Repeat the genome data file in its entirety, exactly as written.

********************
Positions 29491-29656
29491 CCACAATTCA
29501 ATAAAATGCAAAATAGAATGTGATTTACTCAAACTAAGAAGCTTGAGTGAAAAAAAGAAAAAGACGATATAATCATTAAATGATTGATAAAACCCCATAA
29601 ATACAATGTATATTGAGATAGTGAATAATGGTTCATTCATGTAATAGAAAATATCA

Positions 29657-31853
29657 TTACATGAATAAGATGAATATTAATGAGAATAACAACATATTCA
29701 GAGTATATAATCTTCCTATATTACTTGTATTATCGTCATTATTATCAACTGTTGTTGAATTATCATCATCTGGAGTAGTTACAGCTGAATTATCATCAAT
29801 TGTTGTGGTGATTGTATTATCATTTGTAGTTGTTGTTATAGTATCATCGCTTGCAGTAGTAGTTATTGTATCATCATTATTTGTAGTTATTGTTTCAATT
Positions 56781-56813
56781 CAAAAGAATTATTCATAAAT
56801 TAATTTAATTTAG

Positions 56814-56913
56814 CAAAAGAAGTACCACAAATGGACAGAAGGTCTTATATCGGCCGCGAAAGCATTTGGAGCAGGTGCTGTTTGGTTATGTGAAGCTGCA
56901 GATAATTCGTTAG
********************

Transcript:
Positions 29491-29656
29491 CCACAATTCA
29501 ATAAAATGCAAAATAGAATGTGATTTACTCAAACTAAGAAGCTTGAGTGAAAAAAAGAAAAAGACGATATAATCATTAAATGATTGATAAAACCCCATAA
29601 ATACAATGTATATTGAGATAGTGAATAATGGTTCATTCATGTAATAGAAAATATCA

Positions 29657-31853
29657 TTACATGAATAAGATGAATATTAATGAGAATAACAACATATTCA
29701 GAGTATATAATCTTCCTATATTACTTGTATTATCGTCATTATTATCAACTGTTGTTGAATTATCATCATCTGGAGTAGTTACAGCTGAATTATCATCAAT
29801 TGTTGTGGTGATTGTATTATCATTTGTAGTTGTTGTTATAGTATCATCGCTTGCAGTAGTAGTTATTGTATCATCATTATTTGTAGTTATTGTTTCAATT
Positions 56781-56813
56781 CAAAAGAATTATTCATAAAT
56801 TAATTTAATTTAG

Positions 56814-56913
56814 CAAAAGAAGTACCACAAATGGACAGAAGGTCTTATATCGGCCGCGAAAGCATTTGGAGCAGGTGCTGTTTGGTTATGTGAAGCTGCA
56901 GATAATTCGTTAG